UPDATE: New film care recommendations from Kodak Alaris confirm the new scanners can damage film. Read Kosmo Foto’s story.
If you’re flying through US airports with film soon, be aware – the new hand luggage scanners coming into service could destroy unprocessed film after just one scan.
Los Angeles photography merchant Freestyle Photographic Supplies posted an image of the new CT scanners at LAX Airport on Saturday (19 October), warning film photographers to request a hand search rather than let their film go through.
The post read: “Watch out for these machines at the airports. It’s a CAT scan and will absolutely destroy any film in a second. The equivalent of putting your film through the old scanners about a thousand times. Lead bags won’t save you.
“The nice #TSA agents at #LAX had no problem with a handcheck and seemed to be informed that this is no joke.”
Freestyle said in the post that the new scanners had been installed at LAX this month.
Freestyle’s warning is backed up by information on film producer Kodak’s own page for those travelling with film, (though this warning is from the early 2000s).
It reads: “There are two types of higher-dose scanners. The first type is similar to a hospital CAT scan and uses a low-dose scan followed by a higher-dose scan on specific areas of the baggage. The second type gives a high-dose, full bag scan on the first pass, damaging the film immediately.
“Tests indicate that there is significant fogging of unprocessed film when the film sustains a direct hit by either of the different scanner’s high-intensity X-ray beam. Faster films show a more dense fog.”
A statement from the TSA says:
Kosmo Foto spoke to Making Kodak Film author Robert Shanebrook about the new scanners. He said:
On the TSA’s own website, the agency says the scanners have been unveiled in the following locations:
- Hartsfield-Jackson Atlanta International Airport (ATL)
- Baltimore-Washington International Airport (BWI)
- Chicago O’Hare International Airport (ORD)
- Cincinnati/Northern Kentucky International Airport (CVG)
- Detroit Metropolitan Wayne County Airport (DTW)
- Houston Hobby Airport (HOU)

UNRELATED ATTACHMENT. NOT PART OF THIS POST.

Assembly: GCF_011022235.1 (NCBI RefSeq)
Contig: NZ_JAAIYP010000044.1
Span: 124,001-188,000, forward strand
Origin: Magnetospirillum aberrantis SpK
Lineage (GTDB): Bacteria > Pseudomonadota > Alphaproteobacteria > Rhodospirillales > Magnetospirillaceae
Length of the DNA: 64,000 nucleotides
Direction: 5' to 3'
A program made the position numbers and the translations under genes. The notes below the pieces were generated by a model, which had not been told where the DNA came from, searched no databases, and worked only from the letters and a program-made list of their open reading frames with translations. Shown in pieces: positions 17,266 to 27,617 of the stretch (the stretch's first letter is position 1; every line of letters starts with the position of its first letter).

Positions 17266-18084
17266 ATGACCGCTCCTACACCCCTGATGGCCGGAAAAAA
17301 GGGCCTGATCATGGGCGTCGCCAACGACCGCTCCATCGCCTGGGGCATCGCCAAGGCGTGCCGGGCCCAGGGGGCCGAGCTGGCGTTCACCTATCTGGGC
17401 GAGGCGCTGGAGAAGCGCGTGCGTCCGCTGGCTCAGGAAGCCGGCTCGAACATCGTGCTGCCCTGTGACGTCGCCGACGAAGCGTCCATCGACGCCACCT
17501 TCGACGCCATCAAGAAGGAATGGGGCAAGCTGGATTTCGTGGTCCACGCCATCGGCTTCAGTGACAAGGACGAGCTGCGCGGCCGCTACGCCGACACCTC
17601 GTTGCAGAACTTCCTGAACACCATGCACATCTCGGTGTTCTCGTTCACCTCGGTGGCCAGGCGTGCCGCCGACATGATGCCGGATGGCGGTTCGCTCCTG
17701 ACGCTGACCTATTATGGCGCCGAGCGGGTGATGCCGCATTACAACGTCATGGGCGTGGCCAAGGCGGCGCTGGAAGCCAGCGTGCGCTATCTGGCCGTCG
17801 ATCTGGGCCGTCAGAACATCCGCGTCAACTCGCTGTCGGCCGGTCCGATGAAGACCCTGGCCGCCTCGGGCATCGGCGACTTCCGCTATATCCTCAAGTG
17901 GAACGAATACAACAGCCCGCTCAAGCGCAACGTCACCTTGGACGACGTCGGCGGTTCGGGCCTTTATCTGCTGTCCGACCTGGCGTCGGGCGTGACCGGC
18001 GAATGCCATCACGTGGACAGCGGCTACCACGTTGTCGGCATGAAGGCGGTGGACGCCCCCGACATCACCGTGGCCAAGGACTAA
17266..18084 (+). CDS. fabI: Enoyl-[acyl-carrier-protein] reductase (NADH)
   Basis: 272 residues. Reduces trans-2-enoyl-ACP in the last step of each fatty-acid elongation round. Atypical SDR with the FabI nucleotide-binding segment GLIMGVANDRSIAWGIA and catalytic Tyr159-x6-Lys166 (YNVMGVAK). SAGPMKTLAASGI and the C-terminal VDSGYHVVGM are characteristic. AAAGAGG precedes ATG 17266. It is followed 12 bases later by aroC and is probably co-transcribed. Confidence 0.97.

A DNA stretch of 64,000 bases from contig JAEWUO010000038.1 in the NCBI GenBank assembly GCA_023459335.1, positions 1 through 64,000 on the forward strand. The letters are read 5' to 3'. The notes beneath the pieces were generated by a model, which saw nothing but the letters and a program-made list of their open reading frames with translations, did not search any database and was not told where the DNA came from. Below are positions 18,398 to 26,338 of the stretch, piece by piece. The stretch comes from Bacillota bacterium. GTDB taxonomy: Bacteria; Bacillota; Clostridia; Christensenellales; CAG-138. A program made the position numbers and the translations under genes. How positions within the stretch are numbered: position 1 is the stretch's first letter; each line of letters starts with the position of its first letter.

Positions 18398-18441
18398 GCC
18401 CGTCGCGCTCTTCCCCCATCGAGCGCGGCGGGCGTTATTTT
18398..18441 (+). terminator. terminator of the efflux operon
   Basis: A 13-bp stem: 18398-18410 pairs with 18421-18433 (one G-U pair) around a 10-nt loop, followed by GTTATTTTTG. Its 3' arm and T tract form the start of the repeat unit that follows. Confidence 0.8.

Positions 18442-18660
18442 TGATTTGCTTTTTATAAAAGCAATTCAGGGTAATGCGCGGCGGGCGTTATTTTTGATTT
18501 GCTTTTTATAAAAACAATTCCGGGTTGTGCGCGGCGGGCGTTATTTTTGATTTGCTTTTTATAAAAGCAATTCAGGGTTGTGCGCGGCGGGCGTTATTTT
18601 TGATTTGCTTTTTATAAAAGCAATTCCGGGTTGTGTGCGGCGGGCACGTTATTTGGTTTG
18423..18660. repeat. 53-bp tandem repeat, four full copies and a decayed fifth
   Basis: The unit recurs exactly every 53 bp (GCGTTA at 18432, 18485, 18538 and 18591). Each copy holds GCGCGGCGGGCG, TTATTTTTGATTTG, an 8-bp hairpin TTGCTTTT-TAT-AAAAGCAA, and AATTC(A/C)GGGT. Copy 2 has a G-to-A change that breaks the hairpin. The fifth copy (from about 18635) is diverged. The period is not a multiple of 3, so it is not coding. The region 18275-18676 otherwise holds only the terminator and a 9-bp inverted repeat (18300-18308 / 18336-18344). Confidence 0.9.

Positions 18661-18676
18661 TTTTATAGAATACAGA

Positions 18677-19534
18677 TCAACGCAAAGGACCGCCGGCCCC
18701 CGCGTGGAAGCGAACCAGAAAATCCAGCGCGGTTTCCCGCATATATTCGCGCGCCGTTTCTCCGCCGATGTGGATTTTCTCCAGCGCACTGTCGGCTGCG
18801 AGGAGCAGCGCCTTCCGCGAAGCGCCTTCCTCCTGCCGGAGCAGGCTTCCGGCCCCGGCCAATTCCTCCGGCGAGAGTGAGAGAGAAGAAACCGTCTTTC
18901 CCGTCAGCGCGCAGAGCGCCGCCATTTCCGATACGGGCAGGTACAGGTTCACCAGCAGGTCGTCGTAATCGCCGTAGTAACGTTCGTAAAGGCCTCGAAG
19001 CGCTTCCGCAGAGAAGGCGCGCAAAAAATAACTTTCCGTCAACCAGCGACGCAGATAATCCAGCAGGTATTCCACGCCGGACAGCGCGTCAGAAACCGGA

- Indianapolis International Airport (IND)
- John F. Kennedy International Airport (JFK)
- Logan International Airport (BOS)
- Los Angeles International Airport (LAX)
- Miami International Airport (MIA)
- Oakland International Airport (OAK)
- Phoenix Sky Harbor International Airport (PHX)
- Ronald Reagan Washington National Airport (DCA)
- St. Louis Lambert International Airport (STL)
- Tampa International Airport (TPA)
- Washington-Dulles International Airport (IAD)
The scanners, which are also being installed in other airports across the use, subject the film to a similarly strong dose of x-rays to those used to check hold luggage. As many photography resources have detailed, the scanners in use since the September 2001 attacks will fog almost any film they come into contact with.
The most recent models of non-CT hand luggage scanners in use in most airports are much kinder with film, yielding no discernible results even after a dozen or more scans.
However, more airports are likely to take onboard the new CT scanners because they scan luggage faster – leading to faster queueing at security.
It’s worth noting, however, that no x-rays will damage film if it has already been processed, so any processed slides or negatives can safely go through the new scanners.
Have you had any experience with the new scanners? Has your film been fogged? Any tips on getting film through undamaged at particular airports? Please leave a comment below.